4. In and of themselves, the cracks that I am thinking about denote little more than apertures or beginnings. While they may weaken and fracture the hegemonic whole, their effect is dependent upon what occurs within the fissures and crevices, on how the seeds planted, sprout, flourish, and grow, on how they extend ruptures and openings. Of course cracks can also be covered over, patched, and re-filled; in this way the rupture—including the horizons and sentiments it affords—is made to appear less evident, as if it has simply faded away.

This is something we are learning today in Ecuador’s current political moment. Government policy in a number of areas, including environmental extractivism and higher education, suggests a reconfiguration of modern/colonial power under somewhat new terms: the elimination of poverty, national rather than imperial control of resources, and scientific and technological advancement and modernization. With China and South Korea replacing the U.S. and Europe as political, economic, and intellectual/scientific allies, and Russia just recently becoming part of the mix, the order of capital and power is shifting, but is in no way declining. Thousands of students are being given government scholarships to study outside the country in universities “of excellence” (following the Shanghai list of World Universities). The “real” sciences and technological innovation are the aim, not humanities, the arts, or the human and social sciences. The vast majority of scholarships go to U.S. and European institutions. In an action that takes this belief that knowledge and innovation are located elsewhere, the government circulated in July 2013 an announcement in Spain’s El País offering 500 positions to professors willing to relocate to Ecuador to teach in the country’s newly established Public University of Education. Highlighted were excellent salaries and benefits, but also the historical and linguistic relation and affinity these two nations share. In all of this, one can ask what happened to the Constitution and its (supposed) cracks.

The most recent national plan of Buen Vivir, 2013–2017, presents the current post-constitutional moment as one of “transition.” The process of transition, according to this plan, is defined by neoliberal ruptures and an interrelating of four organizing principles drawn from (1) Andean cosmology, including indigenous knowledge and the relation of humans to nature, (2) a socialism of buen vivir, (3) liberalism, and (4) Western traditions of modernity, including, among others, alternative ethics, feminisms, and deep ecology. This interrelation finds its base in what the Plan describes as the current context and reality of Ecuador where westernization co-exists with other logics, cosmovisions, and ways of living, knowing, and being. In such formulation, “buen vivir” takes on a meaning different from, but not exclusionary of, its indigenous-based conceptualization. As such, we might contend that the strategy of the Plan is one of interculturalization, interversalization, and of the “crevice-ing” of Western modernity as a universal civilizatory. In this sense and although the Plan may not push and extend the crevices and cracks as deeply as some of us would like, it does open and enable an envisioning and engendering of different paths and/as cracks, that may—or may not—lead toward decolonial horizons. Such are the risks but also the prospects of the cracking.

5. The decolonial, of course, is not a new condition to be rendered, implemented, or achieved by government, nor could it ever be a project of structures and institutions that retain the governance mold of vertical authority, control, and power. To think then that governments can achieve or even provoke decolonization without radically transforming first the very notions of authority and power is a fallacy that even Evo Morales is making clear. The decolonial comes not from above but below, from the margins and borders, from the people, communities, movements, collectives who challenge, interrupt, and transgress the matrices of colonial power in their practices of being, action, existence, creation, and thought. The decolonial, in this sense, is not a fixed state, status, or condition; nor does it denote a point of arrival. It is a dynamic process always in the making and re-making given the permanence and capacity of reconfiguration of the coloniality of power. It is a process of struggle not just against, but also more importantly for—for the possibility of an otherwise. A process that begets movement, invites alliance, connectivity, articulation, and interrelation, and strives for invention, creation, and intervention, for radically distinct sentiments, meanings, and horizons.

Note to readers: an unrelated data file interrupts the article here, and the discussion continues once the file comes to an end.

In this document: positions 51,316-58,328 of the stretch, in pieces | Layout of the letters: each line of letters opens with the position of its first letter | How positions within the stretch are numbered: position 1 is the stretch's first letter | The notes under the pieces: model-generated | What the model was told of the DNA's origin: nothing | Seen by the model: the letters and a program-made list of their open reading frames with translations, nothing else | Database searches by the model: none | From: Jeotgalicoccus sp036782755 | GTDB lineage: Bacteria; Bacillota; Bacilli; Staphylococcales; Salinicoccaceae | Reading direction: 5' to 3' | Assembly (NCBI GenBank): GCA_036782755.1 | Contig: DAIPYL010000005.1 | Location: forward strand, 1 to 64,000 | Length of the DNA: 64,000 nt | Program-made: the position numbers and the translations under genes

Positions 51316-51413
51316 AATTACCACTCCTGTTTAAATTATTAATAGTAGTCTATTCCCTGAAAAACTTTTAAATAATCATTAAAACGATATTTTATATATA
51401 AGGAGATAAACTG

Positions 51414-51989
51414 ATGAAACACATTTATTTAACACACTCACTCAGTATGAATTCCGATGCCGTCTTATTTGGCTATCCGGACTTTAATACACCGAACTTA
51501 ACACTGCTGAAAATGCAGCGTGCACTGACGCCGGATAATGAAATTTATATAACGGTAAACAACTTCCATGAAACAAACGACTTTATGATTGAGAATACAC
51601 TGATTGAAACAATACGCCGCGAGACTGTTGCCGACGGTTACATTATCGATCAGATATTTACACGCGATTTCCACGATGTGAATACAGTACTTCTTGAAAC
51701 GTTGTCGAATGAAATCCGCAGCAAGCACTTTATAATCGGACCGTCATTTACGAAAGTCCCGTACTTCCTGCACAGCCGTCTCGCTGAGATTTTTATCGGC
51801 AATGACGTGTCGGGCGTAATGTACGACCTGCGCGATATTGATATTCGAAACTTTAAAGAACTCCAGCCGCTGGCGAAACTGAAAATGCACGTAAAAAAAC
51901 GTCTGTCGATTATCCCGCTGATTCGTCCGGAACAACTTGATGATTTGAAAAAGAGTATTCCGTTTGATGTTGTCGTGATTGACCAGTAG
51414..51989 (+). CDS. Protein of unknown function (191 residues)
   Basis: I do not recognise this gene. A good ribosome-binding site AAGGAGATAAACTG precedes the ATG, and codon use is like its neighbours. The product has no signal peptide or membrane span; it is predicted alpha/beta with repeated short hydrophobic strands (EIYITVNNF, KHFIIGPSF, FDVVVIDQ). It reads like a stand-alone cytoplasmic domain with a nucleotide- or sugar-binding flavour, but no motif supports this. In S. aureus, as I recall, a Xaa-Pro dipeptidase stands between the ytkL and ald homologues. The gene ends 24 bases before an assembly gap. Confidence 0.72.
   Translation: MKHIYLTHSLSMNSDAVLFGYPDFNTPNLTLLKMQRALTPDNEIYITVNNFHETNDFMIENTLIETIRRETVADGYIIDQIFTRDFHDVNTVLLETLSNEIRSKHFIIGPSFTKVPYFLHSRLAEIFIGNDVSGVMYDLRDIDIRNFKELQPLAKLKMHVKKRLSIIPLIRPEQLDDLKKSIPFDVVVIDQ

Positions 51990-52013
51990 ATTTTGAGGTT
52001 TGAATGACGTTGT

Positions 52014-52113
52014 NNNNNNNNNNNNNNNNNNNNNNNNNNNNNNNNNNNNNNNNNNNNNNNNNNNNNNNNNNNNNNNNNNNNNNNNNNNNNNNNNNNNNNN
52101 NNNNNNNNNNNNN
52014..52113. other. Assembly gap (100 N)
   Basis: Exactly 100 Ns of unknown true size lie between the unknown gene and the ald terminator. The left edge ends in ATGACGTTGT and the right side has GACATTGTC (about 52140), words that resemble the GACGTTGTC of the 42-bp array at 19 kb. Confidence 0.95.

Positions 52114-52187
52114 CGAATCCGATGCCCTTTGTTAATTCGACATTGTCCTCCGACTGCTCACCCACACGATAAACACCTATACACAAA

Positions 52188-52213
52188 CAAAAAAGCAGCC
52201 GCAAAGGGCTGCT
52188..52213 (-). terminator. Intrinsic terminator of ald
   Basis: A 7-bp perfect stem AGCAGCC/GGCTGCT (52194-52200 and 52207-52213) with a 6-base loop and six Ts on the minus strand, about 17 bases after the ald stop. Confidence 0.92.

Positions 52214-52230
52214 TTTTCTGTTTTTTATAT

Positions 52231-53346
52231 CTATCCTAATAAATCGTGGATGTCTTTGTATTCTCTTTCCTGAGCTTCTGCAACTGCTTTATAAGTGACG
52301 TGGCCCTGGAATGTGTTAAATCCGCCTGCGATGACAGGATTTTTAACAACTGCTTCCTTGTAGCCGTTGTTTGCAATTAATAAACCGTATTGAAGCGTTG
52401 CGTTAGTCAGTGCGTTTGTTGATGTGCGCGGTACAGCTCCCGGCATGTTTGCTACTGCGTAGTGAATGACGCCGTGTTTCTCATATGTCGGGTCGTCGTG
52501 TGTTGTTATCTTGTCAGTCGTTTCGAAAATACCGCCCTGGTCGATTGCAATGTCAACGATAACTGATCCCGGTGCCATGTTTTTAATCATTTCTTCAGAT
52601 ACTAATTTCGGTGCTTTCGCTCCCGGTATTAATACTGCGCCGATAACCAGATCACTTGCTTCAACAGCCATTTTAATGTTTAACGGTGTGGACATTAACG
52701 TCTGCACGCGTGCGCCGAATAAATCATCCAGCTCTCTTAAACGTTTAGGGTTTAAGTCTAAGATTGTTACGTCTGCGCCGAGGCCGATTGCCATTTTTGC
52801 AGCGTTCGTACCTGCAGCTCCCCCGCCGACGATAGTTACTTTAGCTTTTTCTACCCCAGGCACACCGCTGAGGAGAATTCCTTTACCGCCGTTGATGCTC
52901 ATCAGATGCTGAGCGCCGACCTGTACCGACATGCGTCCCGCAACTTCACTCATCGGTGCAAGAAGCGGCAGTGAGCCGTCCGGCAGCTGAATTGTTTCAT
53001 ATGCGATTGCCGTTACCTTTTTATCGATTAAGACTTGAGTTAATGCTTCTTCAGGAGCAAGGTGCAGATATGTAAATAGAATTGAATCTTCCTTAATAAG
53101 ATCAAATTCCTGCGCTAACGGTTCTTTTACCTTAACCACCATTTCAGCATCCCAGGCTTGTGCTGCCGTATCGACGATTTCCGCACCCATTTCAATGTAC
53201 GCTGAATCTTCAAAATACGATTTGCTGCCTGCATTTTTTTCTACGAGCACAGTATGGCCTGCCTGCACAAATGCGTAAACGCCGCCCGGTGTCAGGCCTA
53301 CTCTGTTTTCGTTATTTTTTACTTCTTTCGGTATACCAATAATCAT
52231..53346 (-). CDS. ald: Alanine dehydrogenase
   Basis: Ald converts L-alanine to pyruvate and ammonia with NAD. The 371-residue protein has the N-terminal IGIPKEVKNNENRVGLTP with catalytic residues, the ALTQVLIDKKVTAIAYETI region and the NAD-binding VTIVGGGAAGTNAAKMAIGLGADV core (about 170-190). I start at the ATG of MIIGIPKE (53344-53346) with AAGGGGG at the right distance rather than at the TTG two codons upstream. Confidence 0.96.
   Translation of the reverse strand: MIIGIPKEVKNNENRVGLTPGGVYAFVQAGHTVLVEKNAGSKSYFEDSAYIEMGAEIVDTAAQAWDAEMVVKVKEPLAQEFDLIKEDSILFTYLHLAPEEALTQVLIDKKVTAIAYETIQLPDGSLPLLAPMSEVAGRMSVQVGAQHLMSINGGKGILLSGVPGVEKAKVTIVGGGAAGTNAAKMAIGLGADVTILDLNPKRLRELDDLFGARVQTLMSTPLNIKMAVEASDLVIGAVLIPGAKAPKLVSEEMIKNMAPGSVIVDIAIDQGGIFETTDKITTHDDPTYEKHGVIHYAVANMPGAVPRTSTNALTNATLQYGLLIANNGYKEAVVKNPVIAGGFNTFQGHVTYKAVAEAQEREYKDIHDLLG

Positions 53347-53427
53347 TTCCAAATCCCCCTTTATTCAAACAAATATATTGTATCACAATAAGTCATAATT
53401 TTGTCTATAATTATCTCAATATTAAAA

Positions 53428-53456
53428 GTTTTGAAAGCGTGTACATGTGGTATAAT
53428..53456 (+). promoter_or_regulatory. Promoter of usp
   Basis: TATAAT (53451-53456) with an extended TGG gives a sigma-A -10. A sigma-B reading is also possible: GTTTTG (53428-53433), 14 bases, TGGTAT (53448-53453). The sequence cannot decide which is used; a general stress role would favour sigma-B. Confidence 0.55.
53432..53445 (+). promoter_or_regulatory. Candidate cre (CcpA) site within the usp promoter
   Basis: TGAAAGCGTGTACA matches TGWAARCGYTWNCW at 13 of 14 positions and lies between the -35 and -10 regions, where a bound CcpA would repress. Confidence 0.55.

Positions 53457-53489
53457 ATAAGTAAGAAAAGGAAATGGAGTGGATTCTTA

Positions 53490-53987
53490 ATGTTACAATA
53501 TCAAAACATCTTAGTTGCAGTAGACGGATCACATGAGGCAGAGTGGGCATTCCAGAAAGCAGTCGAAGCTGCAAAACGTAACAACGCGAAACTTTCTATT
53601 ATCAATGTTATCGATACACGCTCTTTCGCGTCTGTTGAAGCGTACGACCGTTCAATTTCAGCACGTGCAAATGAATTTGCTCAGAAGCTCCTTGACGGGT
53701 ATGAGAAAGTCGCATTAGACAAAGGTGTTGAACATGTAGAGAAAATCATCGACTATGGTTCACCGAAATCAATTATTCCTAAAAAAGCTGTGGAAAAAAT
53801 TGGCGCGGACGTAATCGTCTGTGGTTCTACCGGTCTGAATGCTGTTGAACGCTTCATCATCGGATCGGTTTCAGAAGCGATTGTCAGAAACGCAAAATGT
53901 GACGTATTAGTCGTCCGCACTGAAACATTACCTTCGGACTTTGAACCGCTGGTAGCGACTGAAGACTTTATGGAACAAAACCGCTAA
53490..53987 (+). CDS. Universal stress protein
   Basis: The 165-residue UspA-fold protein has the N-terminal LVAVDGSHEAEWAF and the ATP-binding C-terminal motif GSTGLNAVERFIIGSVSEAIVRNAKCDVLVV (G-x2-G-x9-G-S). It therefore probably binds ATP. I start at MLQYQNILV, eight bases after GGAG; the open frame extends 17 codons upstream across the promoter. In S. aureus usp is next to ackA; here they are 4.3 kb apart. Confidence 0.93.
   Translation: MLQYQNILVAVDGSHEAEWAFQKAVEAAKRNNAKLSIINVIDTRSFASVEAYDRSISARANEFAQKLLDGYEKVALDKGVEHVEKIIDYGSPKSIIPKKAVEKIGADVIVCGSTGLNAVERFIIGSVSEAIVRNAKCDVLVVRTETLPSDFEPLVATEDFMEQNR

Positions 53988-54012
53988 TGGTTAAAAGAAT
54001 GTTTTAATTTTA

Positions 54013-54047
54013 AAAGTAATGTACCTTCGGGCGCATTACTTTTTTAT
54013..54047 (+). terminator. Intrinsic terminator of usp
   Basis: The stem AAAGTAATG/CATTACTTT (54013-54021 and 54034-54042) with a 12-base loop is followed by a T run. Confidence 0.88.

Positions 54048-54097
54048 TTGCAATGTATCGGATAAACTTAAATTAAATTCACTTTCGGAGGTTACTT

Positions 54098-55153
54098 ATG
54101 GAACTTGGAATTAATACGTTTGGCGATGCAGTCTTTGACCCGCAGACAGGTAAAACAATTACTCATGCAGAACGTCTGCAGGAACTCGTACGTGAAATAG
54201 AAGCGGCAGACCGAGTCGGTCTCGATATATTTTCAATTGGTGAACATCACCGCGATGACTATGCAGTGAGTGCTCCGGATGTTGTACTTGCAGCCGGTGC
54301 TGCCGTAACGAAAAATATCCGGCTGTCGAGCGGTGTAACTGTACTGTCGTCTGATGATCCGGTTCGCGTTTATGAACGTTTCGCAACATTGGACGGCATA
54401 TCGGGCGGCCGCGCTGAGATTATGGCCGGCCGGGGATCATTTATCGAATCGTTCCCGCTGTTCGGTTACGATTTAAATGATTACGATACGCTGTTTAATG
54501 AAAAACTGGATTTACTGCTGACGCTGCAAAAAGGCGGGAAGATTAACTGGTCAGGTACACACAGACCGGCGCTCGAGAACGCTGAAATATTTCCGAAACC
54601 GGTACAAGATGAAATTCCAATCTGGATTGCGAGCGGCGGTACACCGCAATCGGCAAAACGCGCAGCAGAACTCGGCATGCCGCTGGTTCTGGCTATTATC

6. The idea of the fissures or cracks presented here has its ground in this lived significance of the decolonial. The cracks become the place and space from which action, militancy, resistance, insurgence, and transgression are advanced, where alliances are built, and the otherwise is invented, created, and constructed. Although the cracks are virtually everywhere in the spheres, institutions, structures of modern/colonial reason and power, and continue to grow by the day, they often go unperceived, unseen, and unheard. This is due, in large part, to the myopic nature of contemporary life and living. But it is also due to the inability, even among much of the so-called Left, to imagine and comprehend the decolonial in its otherwise, including its unsettling of binaries and of the traditional universal significance of “Left.” Such unsettling could probably not be clearer today than in the continent that indigenous peoples have re-named Abya-Yala, land in full maturity, the continent of the America of the South.

Some, including myself, believe that there is no turning back. That, despite the contradictions, conflicts, and growing repression, despite the violations of Pachamama in the name of poverty eradication, the decolonial cracks and crevices are becoming ravines from which the sonority and reverberations of movement and collapse, cannot be silenced, negated, or denied. The declaration in December 2012 of the Zapatista Clandestine Committee is illustrative: “¿Escucharon? Es el sonido de su mundo derrumbándose… el del nuestro resurgiendo.” [Did you hear? It is the sound of your world collapsing… and of ours resurging.] The participation of over a thousand activists and activist intellectuals as students in the “Escuelitas Zapatistas” this past August is further demonstrative of the pedagogical significance of the cracks. The cracks as a place of a convocation, an “other” place that invites, calls together, and summons forth a place of unlearning and relearning “with,” in, and through a pedagogy-politics-practice grounded in relation.